By Mike Miles
June 24th, 2013 | Uncategorized
Q. I am 59½ and would like to take advantage of the opportunity to take a one-time withdrawal. What are the tax consequences of taking a withdrawal of, say, $50,000? Does it have to all be rolled to an IRA to avoid a tax penalty, or can it come out as cash and part of it be put into an IRA and part put into a spending account for paying down bills/mortgage?
A. Taking a withdrawal from your TSP account after reaching age 59½ will not generate a penalty. Any amount withdrawn and not rolled over will be treated as ordinary, taxable income when you file your tax return. You may roll over all or part of your withdrawn amount (as long as it is not considered a Required Minimum Distribution) to an IRA to further defer taxation.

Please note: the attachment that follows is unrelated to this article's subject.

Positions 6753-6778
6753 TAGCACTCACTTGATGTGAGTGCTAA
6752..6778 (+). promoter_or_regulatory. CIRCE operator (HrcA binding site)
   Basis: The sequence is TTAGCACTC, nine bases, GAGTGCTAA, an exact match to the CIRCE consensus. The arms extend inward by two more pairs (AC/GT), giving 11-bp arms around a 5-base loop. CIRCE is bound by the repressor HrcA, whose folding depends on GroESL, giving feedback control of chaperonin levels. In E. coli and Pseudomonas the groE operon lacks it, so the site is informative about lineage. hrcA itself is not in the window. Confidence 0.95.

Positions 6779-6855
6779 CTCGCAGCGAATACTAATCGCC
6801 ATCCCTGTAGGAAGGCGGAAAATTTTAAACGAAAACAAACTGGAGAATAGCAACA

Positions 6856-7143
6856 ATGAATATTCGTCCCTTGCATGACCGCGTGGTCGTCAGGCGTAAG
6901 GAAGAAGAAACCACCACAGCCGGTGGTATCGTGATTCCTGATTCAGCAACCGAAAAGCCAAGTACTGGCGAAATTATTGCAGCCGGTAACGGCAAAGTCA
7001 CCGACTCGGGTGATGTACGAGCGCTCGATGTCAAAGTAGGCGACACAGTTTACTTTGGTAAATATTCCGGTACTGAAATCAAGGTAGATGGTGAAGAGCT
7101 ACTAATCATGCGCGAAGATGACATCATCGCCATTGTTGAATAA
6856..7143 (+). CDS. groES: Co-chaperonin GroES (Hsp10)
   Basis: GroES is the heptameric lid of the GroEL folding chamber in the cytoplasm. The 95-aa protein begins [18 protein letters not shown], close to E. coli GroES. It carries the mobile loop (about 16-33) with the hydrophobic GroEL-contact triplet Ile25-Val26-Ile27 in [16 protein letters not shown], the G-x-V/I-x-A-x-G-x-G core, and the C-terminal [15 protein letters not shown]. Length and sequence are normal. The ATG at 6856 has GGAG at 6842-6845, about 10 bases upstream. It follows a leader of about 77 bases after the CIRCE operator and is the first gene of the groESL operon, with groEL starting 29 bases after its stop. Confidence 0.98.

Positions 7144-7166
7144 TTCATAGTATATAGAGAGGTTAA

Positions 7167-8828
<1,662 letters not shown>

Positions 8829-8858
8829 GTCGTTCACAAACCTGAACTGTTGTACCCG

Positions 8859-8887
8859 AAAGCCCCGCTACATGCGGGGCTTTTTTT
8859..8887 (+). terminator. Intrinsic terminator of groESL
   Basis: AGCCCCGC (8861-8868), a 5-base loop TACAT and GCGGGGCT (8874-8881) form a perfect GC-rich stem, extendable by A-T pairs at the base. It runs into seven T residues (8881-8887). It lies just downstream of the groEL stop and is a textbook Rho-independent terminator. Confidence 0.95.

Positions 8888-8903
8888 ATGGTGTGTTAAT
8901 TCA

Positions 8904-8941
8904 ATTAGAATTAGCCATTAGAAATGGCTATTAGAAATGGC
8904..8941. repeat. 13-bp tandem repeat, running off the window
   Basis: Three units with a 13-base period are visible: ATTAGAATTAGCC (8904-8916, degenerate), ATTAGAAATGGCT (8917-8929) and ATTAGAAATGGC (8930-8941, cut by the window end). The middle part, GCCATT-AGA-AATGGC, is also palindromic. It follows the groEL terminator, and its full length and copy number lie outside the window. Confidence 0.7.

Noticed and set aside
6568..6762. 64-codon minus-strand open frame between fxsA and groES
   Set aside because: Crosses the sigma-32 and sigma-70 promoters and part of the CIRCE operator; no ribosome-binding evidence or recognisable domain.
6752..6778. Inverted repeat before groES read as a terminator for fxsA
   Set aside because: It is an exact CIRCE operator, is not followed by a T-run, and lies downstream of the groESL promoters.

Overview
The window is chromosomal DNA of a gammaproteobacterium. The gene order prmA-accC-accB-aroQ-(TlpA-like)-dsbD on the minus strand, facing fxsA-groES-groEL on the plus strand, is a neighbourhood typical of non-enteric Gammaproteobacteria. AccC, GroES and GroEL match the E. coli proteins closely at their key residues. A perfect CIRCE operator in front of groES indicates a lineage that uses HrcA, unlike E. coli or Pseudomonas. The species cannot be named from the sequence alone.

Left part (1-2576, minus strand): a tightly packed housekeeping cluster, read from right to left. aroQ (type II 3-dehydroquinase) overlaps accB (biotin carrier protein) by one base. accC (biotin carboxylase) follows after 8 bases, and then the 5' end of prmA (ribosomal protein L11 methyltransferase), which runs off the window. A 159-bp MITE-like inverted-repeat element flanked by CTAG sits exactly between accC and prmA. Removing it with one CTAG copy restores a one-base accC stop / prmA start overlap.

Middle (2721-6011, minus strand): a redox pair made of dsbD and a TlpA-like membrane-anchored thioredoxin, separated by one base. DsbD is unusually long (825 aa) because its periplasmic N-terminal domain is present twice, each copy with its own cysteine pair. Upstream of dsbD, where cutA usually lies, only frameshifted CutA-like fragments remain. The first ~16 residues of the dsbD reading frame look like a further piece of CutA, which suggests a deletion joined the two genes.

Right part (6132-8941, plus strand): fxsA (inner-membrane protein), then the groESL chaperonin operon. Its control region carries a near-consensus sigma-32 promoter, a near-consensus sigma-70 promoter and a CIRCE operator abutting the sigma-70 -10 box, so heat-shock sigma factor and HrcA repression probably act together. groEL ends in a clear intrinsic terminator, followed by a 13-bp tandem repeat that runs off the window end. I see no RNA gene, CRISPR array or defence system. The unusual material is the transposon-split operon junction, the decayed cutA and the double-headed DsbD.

Regina Boston Says:
July 9th, 2013 at 9:30 am
Additionally, I advise my postal clients to rollover TSP @ 59 1/2. The reason is simply because while you are awaiting the government to figure up your full regular retirement annuity, you will have access to your TSP (by the way of free withdrawals) that you can pull from without penalty or fees.
This is the flexibility feature of rolling over and not having to pay taxes on a lump sum amount that need.
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